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First Orthodontist Visit 101

Submitted by on February 19, 2012 – 12:36 pmOne Comment

by Kerrie McLoughlin

Braces Mom & Daughter

Just when you think you have everything down as a parent, I come along and tell you it might be time to take your child to his first orthodontist visit. Most orthodontists say it’s best to see children by age 7 to advise if treatment is required and the best time for treatment to start. Basically, the earlier any treatment is started, the easier it will be to correct problems in the long run. What better time than now – Dental Health Month – to schedule that first appointment?

There are many different reasons for kids to need orthodontic care, including overbite, underbite, crowded teeth or overlapping teeth. Some of these problems could be caused by things like thumb sucking, accidents or tooth decay or can even be inherited. Benefits of having straight teeth include: easier maintenance, which can prevent cavities; preventing wear on the surfaces of teeth; too much stress on supportive teeth bones and gum tissue; and problems with jaw joints which can lead to headaches.

Your child’s first trip to the orthodontist (who has 2-3 years more education than your family dentist) is nothing to be feared. At your child’s first visit (about 45 minutes in length), the pain-free examination will probably include digital photos, an X-ray and an evaluation. A mold of his teeth may need to be taken. Your child may end up needing no orthodontic care for a few years, if at all.

These days there are so many different options for orthodontic care. One mom says her 9-year-old son wears a “retainer that I can adjust at home myself weekly, which saves a lot of time going into the office. The goal is to get some teeth moved before he needs braces and might even prevent the need for braces.” Her 7-year-old son wears a permanent spacer to make it easier on him if he needs braces in the future.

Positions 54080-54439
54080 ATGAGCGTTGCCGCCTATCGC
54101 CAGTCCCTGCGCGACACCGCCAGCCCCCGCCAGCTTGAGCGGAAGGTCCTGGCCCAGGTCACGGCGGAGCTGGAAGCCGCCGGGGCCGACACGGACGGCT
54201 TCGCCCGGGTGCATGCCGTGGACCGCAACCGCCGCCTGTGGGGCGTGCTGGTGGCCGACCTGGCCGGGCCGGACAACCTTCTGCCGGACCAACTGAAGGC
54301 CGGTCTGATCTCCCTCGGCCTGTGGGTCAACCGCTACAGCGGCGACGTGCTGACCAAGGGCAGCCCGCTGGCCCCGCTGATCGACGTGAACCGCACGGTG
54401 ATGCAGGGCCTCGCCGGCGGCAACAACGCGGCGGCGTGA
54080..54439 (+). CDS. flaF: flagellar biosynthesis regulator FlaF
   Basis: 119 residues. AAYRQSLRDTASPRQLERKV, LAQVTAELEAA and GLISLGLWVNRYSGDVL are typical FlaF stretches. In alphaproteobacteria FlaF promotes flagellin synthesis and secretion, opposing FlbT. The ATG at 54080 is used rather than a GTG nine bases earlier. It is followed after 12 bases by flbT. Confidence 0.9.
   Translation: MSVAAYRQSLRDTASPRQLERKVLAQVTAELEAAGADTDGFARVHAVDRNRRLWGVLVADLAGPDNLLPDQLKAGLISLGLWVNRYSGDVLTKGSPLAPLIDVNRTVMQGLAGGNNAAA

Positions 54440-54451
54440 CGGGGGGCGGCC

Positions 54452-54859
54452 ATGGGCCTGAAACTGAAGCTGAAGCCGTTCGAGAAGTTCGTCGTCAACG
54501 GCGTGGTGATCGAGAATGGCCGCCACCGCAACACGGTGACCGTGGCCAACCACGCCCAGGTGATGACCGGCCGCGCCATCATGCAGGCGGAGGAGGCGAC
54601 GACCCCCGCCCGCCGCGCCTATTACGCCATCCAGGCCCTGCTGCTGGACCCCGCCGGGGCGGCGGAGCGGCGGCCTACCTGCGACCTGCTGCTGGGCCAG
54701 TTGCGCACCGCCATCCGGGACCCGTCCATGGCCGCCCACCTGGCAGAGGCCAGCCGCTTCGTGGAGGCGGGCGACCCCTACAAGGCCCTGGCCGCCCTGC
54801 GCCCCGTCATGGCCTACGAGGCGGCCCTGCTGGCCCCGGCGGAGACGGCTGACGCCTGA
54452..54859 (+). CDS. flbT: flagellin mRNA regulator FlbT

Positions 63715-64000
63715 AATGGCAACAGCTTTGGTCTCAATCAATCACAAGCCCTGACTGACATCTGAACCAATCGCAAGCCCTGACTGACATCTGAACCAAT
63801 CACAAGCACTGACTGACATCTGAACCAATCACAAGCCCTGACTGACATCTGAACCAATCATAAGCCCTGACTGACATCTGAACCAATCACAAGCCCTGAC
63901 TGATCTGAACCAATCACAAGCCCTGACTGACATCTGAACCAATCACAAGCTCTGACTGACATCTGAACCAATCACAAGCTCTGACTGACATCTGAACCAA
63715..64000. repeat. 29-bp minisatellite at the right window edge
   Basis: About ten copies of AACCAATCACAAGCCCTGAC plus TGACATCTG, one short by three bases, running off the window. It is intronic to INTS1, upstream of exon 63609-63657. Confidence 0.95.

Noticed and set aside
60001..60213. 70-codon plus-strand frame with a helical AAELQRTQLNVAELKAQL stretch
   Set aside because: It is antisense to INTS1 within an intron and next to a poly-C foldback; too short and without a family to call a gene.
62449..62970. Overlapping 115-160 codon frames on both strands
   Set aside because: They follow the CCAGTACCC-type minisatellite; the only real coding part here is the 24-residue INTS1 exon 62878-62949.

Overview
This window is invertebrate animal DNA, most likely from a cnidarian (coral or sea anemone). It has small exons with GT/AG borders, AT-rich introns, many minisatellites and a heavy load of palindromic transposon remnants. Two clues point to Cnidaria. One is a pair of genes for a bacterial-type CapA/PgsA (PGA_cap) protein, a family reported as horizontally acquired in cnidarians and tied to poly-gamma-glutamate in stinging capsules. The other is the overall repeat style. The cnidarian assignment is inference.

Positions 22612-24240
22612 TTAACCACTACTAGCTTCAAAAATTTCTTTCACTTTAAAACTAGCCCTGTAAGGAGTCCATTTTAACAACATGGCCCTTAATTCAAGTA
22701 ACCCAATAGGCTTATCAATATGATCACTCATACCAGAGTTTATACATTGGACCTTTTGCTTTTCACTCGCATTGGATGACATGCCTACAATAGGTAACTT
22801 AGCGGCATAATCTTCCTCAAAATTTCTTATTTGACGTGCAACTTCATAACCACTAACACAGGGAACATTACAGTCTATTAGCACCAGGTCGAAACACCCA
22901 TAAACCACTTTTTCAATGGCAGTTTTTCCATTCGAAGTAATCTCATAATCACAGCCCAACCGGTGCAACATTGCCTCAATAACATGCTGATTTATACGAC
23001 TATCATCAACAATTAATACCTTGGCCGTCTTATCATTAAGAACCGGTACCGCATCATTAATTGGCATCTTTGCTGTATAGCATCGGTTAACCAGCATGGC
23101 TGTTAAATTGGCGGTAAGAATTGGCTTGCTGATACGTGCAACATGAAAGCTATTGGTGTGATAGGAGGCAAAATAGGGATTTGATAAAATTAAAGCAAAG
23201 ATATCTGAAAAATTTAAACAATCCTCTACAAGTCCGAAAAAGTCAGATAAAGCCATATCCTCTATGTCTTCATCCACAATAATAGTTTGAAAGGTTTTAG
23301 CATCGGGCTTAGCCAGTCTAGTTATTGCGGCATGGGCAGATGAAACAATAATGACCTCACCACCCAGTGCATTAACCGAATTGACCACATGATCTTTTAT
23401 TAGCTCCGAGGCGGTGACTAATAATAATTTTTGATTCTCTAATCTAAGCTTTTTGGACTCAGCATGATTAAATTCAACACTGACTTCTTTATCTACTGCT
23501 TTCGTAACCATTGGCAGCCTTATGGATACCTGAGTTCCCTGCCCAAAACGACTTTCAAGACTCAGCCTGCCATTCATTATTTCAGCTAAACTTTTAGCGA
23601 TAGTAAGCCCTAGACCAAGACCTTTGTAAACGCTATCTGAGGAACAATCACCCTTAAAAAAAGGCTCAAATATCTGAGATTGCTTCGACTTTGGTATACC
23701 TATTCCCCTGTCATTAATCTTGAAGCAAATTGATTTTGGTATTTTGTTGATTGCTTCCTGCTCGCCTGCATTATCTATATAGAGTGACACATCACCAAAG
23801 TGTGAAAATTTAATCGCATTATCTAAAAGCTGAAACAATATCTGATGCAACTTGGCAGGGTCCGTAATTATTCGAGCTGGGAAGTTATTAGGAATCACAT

Braces are, of course, a possibility, and they have come a long way. Your child can get clear, gold or tooth-colored braces instead of just silver metal. You can choose the color of the ties that hold the wire in brackets. You could even decide to choose Invisalign, which is like a set of clear retainers (changed about every 2 weeks) that can be removed for eating, drinking, brushing and flossing.

If your child does end up needing braces or some other device, she need not be limited. She can still play sports and musical instruments (may take a little practice at first), and can even have the occasional soda (brush afterward!).

While kids used to dread the prospect of braces, now many of them actually look forward to it. It’s completely worthwhile in the end when they see their beautiful new smile!

Foods to avoid when you have braces:

  • Chewy foods like bagels, hard rolls, licorice
  • Crunchy foods like popcorn, ice, chips
  • Sticky foods like caramels and gum
  •  Hard foods like nuts and candy
  •  Foods you have to bite into like corn on the cob, apples, carrots

Helpful Web Sites:

Invisalign

American Association of Orthodontists

American Board of Orthodontics

Kerrie McLoughlin (TheKerrieShow.com) smiles at her kids all the time using teeth that used to don braces.

Image Credit: littlesmilebigsmile.com

One Comment »

  • Susan says:

    I still have horrible memories of my days at the orthodontist 25-30 years ago. After doing all the “pre-work” the orthodontist suggested would help me avoid braces, I needed them anyway. I had to have ten teeth pulled to make room in my small mouth and wore several different appliances – including one that had a key to try to expand my jaw.

    I highly recommend parents take a look at this page: http://www.westonaprice.org/nutrition-greats/weston-price and read up on the work of American dentist, Weston A. Price.

    We’ve been following many of the foundation’s suggestions for nutrient dense diet over the last two years. We have eliminated all processed and artificial foods from our diet. While several children in my daughter’s class are already wearing braces, my daughter’s dentist said her mouth looks great – no signs of needing to talk to an orthodontist – and seems to look better with each visit. I hope it stays that way!

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